Carmelo Ezpeleta warns for first time 2020 MotoGP season may be axed

Carmelo Ezpeleta delivers a stark warning that the entire 2020 MotoGP World Championship will be cancelled unless a COVID-19 vaccine is discovered

Valentino Rossi - Yamaha MotoGP

Dorna CEO Carmelo Ezpeleta has warned he is ‘not confident’ the 2020 MotoGP World Championship will go ahead as he believes its resumption will hinge on whether a vaccine for the COVID-19 coronavirus can be discovered.

The stark claim from MotoGP’s most senior figure is the clearest indication yet that the sport may need to turn its attentions to preparing for a full year of no racing action taking place.

In an interview with Speedweek, Ezpeleta says MotoGP can only feasibly go ahead once bans on travel and large gatherings are eased. However, he believes this will only be possible with the discovery of a vaccine, which scientists predict will only be widely available next year.

The coronavirus crisis has placed an indefinite pause on motorsport as the world grapples with attempting to slow the spread of the virus with numerous national lockdown measures having been introduced around the globe.

While Dorna has repeatedly expressed confidence it can reschedule events, the tone appears to now be shifting to making plans for the possibility there will be no MotoGP World Championship in 2020.

“I think that until we have vaccines to stop the spread of the coronavirus, it will be very difficult or impossible to organise grand prix and other major events.”

"[Without a vaccine] even if life should normalise a bit again, the travel bans will remain in place in all countries. So it will not be possible for a large number of people to watch a football match or attend a MotoGP event.”

With this in mind, Ezpeleta has for the first admitted he is ‘not confident’ the 2020 MotoGP World Championship – and by extension the remainder of the 2020 WorldSBK Championship – can go ahead this year.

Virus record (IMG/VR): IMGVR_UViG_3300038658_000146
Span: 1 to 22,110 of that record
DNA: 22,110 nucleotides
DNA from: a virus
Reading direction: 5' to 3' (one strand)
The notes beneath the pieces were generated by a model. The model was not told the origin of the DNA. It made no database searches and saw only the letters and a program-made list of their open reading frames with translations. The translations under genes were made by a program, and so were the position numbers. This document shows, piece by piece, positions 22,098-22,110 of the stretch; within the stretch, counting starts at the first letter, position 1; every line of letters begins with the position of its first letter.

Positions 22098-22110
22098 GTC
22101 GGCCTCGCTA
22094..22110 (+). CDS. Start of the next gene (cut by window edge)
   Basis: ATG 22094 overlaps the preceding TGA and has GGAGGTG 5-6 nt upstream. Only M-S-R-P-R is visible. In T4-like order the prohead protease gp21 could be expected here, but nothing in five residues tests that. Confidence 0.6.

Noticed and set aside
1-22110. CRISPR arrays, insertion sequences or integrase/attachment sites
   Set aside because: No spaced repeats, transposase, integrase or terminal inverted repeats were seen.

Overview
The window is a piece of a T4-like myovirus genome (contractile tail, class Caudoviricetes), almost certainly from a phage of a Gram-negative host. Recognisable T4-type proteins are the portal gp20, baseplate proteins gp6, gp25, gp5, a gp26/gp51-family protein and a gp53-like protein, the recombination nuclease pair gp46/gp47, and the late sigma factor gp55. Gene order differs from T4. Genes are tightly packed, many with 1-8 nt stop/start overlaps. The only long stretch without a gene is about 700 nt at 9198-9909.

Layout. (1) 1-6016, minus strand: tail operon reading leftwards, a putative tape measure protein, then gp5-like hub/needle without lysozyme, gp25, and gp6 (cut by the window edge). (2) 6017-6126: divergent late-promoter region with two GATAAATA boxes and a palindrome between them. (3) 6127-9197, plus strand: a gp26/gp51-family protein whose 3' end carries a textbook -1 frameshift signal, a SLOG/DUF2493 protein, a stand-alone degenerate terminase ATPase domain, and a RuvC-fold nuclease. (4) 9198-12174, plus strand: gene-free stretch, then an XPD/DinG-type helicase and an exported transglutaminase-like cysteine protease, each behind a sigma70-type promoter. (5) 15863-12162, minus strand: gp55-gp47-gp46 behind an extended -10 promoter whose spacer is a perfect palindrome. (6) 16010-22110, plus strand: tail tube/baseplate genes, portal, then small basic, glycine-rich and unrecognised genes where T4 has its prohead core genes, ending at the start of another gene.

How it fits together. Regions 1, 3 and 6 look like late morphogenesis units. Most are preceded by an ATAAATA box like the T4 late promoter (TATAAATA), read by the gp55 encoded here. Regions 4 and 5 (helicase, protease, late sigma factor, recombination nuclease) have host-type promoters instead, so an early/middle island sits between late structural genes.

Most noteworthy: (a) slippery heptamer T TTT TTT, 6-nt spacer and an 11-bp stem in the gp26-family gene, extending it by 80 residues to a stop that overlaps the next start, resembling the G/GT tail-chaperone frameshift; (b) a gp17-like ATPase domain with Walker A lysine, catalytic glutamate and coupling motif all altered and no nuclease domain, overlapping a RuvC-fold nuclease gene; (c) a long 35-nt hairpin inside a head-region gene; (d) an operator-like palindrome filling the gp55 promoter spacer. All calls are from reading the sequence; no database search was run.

"I am not very confident that we will be able to run the 2020 GP season. Even if we continue to work hard on it. We consider all possible solutions.

“It is important that the safety and health of everyone involved is guaranteed. If someone gets infected at one of our events, we will be blamed forever.

"We can also survive if we have to completely cancel the 2020 season. If we have to accept this 'worst case' scenario, we will prepare for the 2021 season in a timely and conscientious manner.”

MotoGP is ready to go if it is allowed to begin

Nonetheless, Ezpeleta does offer some hope by saying the season can start straight away if it is allowed to do so, even if it has to complete races without spectators or run with a much reduced schedule.

"Frankly, if we get the chance to restart the world championship, we will do it. It doesn't matter how many races.

"We have more than five months until September. If we could start in September, we could still handle more than four or five grand prix.

"We could then turn the calendar upside down: Maybe run a few races in Europe and then travel to Asia if the travel bans are relaxed there by then.

"It depends on how the situation develops worldwide.

"As soon as we see a green light, we can react. We will organise every race that we can manage this season."

MotoGP faces up to reality of coronavirus impact

Having maintained a fairly upbeat tone in various statements since the MotoGP opener in Qatar was cancelled, these words – through a third party – represent an ominous change of tact for Dorna’s leading man.

Though Ezpeleta continues to say MotoGP is ready to go in 2020 once it gets the green light, this is the first time he has admitted he doesn’t expect to get one.

While governments around the world are confident they can flatten the curve of new cases and reduce the daily death tolls, even if Stay At Home measures are eased in the coming weeks and months, it doesn’t mean society will return to enough of a normality so long as the coronavirus is still broadly present. 

In short, if the coronavirus remains present to pose a risk to just one person as a result of travelling or attending a mass gathering, force majeure will be enacted to stop them from happening. 

That means it will take a widely available vaccine to realistically allow MotoGP – and presumably any large sporting event – to go ahead. And it seems we’re way off that right now.